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229 Squadron RAF Crest in St Clement Danes Church

posted 15 Dec 2011, 13:35 by 229 Staff   [ updated 15 Dec 2011, 13:44 ]
For those unaware of the RAF's church in central London, it is called St Clement Danes and is the Central Church of the Royal Air Force.

A 229 Sqn staff member visited the church today, taking a photo of our Sqn Badge (see below), and thought this would be of interest to cadets – particularly if we are to attend the annual parade held there in 2012.

St Clement Danes is a living church prayed in daily and visited throughout the year by thousands seeking solace and reflection. The original building, designed by Sir Christopher Wren in 1682 was badly damaged by enemy action in 1941.

It was rebuilt by the Royal Air Force in 1958 to become its spiritual heart. The church is open daily from 0900 to 1600hrs except Bank Holidays and is well worth a visit. 

It is situated outside the Royal Courts of Justice on the Strand.
 The church is sometimes claimed to be the one featured in the nursery rhyme Oranges and Lemons and the bells do indeed play that tune.

For the ATC it is most memorable for the annual parade on 'ATC Sunday' which enables cadets to march through central London (with no traffic to stop them!) and finish up at the church in the Aldwych. ATC Sunday has always been held on the Sunday in February nearest to the date on which 
the ATC was founded. The ATC Sunday parade is a great opportunity to “show off the ATC” – it is after all the only parade in which the ATC is the lead organisation. It is the Sunday in which cadets are asked to re-consider the promise they made at their enrolment; often to re-new that promise, but also to think about the values of the corps. Each Squadron is asked to supply a handful of cadets usually every two years to participate in the parade. If you have the opportunity, make sure you take it. It is a great honour and an unforgettable experience.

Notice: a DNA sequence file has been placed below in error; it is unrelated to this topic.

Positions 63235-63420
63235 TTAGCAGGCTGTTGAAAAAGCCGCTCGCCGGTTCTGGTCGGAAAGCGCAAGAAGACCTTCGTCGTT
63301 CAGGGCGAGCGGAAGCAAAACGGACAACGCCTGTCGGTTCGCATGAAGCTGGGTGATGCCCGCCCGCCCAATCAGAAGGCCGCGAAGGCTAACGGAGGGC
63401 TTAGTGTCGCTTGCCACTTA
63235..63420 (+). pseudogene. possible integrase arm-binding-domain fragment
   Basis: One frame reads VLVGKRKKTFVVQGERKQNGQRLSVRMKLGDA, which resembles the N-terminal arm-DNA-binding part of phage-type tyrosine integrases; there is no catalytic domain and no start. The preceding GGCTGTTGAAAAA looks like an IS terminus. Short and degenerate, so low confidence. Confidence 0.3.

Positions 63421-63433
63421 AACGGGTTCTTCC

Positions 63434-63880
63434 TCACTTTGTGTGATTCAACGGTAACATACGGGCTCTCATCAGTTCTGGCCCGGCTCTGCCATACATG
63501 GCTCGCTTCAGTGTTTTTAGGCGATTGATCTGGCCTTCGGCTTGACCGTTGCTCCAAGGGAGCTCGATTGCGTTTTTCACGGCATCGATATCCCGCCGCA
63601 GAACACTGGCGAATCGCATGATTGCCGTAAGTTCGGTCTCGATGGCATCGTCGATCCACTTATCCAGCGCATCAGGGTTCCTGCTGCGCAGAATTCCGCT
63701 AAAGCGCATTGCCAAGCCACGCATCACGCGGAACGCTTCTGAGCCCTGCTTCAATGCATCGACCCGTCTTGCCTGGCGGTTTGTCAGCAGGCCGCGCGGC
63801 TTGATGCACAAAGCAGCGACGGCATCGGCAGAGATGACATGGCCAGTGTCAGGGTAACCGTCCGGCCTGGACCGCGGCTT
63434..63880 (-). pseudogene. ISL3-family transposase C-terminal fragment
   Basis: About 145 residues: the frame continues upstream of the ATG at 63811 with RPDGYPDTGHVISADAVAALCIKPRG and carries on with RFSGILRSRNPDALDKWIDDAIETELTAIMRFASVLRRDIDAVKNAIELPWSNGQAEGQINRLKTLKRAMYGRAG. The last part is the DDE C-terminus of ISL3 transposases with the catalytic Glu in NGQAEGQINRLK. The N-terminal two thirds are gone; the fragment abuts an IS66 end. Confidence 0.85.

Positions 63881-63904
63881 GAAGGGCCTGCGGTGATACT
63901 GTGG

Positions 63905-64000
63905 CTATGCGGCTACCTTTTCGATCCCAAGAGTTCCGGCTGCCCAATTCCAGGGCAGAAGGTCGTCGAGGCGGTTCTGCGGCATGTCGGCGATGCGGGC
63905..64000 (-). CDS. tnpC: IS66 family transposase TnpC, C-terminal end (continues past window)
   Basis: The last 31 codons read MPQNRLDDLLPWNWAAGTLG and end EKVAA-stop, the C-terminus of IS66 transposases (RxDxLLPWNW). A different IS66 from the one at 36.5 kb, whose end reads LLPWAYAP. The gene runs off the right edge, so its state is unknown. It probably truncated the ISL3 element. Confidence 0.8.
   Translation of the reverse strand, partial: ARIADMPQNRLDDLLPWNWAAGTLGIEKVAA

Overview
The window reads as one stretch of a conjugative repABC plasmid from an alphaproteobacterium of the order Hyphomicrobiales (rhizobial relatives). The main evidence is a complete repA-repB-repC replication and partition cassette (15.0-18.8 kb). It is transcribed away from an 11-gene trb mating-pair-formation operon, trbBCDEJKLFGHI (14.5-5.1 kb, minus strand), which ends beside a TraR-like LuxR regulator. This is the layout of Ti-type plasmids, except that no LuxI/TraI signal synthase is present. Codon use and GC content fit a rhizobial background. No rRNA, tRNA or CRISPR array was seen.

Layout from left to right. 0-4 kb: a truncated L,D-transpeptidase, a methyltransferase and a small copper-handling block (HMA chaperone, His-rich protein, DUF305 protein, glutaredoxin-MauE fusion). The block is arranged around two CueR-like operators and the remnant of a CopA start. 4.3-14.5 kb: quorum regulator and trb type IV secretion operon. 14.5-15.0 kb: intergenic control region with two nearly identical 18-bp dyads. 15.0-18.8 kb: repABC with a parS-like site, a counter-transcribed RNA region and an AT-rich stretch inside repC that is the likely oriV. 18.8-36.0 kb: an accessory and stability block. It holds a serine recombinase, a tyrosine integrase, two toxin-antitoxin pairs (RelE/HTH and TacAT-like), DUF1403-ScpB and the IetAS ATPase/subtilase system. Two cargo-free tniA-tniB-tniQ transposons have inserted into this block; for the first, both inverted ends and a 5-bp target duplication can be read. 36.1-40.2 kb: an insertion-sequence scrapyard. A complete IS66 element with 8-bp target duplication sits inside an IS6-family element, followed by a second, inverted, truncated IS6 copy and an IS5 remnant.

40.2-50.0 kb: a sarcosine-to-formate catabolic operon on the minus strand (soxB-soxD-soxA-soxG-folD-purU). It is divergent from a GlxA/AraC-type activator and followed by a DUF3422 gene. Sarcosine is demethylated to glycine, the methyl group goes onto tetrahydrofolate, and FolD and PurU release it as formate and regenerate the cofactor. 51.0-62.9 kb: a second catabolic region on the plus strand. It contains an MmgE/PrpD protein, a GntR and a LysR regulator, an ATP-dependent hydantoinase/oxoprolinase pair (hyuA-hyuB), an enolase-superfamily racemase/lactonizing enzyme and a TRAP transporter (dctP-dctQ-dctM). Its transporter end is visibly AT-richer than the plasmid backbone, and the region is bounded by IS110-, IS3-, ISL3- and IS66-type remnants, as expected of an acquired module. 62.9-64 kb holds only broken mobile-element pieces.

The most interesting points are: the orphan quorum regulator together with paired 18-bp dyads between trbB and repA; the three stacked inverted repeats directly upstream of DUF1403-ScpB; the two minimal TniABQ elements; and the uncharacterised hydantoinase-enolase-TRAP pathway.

Outside the church stand statues of two of the RAF's wartime leaders, Arthur "Bomber" Harris and Hugh Dowding.

The erection of the statue of Harris was controversial due to his responsibility for the bombing of Dresden and other bombing campaigns against German cities. Despite protests from Germany as well as some in Britain, the Bomber Harris Trust (an RAF veterans' organisation) erected a statue of him outside the RAF Church of St. Clement Danes in 1992. It was unveiled by Queen Elizabeth, the Queen Mother who looked surprised when she was jeered by protesters. The line on the statue reads "The Nation owes them all an immense debt". The statue had to be guarded by policemen day and night for some time as it was frequently sprayed with graffiti.

229 Squadron Badge inscription in Welsh slate

The floor of the church, of Welsh slate, is inscribed with the badges of over 800 RAF commands, groups, stations, squadrons and other formations. Near the entrance door is a ring of the badges of Commonwealth air forces, surrounding the badge of the RAF.

A memorial to the Polish airmen and squadrons who fought in the defence of the United Kingdom and the liberation of Europe in World War II is positioned

on the floor of the north aisle.

Books of Remembrance listing the names of all the RAF personnel who have died in service, as well as those American airmen based in the United Kingdom who died during World War Two.

Near the altar are plaques listing the names of RAF and RFC personnel awarded the Victoria Cross and the George Cross.

The 229 Squadron RAF Badge is pictured alongside (right). You can find the Squadron Badge on the right-hand side of the central aisle towards the front (see above picture of church interior).